Riverhead Town’s goal is to begin work on its Master Plan update by mid-July, according to building and planning administrator Jeff Murphree, who briefed Town Board members on the plan’s status last Thursday.
He said the project is expected to take about two years to complete.
In October, the board awarded a contract to AKRF Environmental Planning and Engineering Consultants of Holbrook to update the Master Plan for the first time since 2003.
The cost of the project is not to exceed $675,000, with funding coming from community benefits being paid by ePower Solar as a condition of the approval of its solar farm in Calverton and permission to run a power line under town property.
The vote to hire AKRF was 4-1, with Councilwoman Jodi Giglio opposed.
Mr. Murphree said the town signed the contract in January and AKRF began work in February, but had to shut down in March due to the COVID-19 pandemic.
Despite this, he said, the town was having weekly or biweekly meetings with AKRF and with Louis K. McLean Associates, which is doing traffic analysis for the project.
The consultants are gathering background data and reviewing all relevant studies that have been done since 2003, according to Mr. Murphree.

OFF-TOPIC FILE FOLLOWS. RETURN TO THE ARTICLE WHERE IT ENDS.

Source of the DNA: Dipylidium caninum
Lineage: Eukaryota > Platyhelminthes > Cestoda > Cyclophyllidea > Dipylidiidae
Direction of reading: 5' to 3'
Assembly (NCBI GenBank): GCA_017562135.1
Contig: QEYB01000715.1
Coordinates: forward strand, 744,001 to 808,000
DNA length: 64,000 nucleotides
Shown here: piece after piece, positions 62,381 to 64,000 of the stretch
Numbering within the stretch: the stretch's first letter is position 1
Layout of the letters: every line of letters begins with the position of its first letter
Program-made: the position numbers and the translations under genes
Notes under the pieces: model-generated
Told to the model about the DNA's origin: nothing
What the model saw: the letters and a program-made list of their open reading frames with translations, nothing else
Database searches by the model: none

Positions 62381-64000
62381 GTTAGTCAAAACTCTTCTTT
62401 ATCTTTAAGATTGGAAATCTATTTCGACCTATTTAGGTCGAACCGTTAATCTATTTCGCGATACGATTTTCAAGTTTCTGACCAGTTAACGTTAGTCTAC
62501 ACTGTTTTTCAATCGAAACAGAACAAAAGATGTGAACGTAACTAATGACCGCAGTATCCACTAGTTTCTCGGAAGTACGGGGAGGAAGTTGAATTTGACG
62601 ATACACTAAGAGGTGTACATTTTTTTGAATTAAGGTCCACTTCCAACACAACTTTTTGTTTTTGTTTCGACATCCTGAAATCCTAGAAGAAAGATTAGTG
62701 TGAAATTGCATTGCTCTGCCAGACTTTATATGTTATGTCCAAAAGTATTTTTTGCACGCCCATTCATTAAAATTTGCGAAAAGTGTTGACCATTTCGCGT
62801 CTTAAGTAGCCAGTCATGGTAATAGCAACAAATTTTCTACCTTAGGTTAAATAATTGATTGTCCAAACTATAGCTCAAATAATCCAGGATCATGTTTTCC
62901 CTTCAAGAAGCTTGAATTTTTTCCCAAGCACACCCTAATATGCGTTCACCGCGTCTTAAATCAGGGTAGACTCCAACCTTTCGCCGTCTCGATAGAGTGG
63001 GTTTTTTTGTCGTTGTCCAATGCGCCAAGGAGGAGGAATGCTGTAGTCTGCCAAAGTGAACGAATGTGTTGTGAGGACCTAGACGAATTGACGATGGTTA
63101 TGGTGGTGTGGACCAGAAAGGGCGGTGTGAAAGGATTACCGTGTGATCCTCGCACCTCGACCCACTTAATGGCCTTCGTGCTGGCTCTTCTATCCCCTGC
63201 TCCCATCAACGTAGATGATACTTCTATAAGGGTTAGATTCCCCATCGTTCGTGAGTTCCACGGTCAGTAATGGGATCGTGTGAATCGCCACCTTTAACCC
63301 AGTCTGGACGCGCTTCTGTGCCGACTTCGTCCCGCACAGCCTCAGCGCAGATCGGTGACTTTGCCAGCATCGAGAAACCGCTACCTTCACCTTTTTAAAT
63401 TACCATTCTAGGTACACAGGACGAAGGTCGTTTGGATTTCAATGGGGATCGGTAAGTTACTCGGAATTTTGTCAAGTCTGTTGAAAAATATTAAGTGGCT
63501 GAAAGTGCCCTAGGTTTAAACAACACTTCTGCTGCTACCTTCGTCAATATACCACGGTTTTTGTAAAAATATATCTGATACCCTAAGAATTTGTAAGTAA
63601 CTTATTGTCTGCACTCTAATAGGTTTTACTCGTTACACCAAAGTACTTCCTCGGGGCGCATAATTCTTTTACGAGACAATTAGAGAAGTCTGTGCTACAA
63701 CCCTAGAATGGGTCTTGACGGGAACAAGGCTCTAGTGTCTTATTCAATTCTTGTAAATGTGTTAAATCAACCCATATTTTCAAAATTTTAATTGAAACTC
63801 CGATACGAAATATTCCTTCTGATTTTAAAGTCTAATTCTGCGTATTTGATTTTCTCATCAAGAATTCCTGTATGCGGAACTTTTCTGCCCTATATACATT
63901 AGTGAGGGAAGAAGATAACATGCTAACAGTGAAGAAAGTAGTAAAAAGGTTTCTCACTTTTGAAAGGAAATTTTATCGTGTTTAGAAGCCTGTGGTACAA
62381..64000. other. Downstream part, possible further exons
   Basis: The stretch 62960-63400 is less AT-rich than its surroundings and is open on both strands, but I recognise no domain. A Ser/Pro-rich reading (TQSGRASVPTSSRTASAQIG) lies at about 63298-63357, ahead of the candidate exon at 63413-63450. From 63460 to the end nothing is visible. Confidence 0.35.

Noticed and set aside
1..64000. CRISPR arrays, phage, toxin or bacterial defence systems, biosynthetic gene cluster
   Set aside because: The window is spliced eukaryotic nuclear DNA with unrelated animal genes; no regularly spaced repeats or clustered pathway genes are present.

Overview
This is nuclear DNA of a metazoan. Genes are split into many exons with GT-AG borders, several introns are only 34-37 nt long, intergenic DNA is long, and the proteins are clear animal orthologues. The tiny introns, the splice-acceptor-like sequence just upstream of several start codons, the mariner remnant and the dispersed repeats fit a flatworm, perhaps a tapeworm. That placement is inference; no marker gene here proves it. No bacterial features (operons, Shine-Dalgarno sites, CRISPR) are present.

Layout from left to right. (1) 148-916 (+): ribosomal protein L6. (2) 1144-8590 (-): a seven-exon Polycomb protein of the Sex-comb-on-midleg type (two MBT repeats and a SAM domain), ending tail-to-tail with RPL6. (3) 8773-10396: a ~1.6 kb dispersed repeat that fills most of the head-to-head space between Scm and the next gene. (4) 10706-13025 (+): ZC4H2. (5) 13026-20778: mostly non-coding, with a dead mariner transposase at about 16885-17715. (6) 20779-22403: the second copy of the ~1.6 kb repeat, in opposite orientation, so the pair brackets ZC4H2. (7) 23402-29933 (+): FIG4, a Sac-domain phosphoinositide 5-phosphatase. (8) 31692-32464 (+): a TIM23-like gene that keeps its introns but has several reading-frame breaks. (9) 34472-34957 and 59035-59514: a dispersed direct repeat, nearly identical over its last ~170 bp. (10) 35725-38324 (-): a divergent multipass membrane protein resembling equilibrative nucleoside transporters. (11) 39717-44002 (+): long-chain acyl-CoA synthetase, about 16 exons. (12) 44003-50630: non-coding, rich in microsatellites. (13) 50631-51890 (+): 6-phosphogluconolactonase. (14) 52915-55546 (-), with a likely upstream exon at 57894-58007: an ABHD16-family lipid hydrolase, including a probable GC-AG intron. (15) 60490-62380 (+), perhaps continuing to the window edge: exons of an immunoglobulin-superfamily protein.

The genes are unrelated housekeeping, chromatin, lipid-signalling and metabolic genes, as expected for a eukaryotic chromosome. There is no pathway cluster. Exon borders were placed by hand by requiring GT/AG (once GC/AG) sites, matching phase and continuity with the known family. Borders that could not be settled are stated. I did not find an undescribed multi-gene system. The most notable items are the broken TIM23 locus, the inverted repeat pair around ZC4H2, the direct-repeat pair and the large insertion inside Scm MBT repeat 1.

Their tasks include an updated projection for the town’s population.
“It will be interesting to see how the population projections will change in light of COVID,” Mr. Murphree said.
Among the factors that have changed since the 2003 update, he said, is global warming.
“That was not even on our forefront in 2003. Sea level rise and alternative energy sources are going to be a really important part of the update,” he said.
As in 2003, the Town Board plans to involve a citizens advisory committee comprising representatives of various town offices as well as each of the town’s seven hamlets.
“Community outreach is going to be a really important part of this,” Mr. Murphree said. “We have a lot of hamlets in this town and we want to make sure they are a part of this effort.”
Councilman Tim Hubbard, who will act as Town Board liaison during the master plan update, served on that advisory committee in 2003.
“It will be interesting to see what the needs are now as compared with back then,” he said. “Some will be obvious, but others will not.”
Mr. Murphree said the committee in 2003 had more than 20 members, which he feels is too many.
“I think it’s very exciting, and it’s going to be a great tool for us,” Councilwoman Catherine Kent said. “The advisory committee will be a key component.”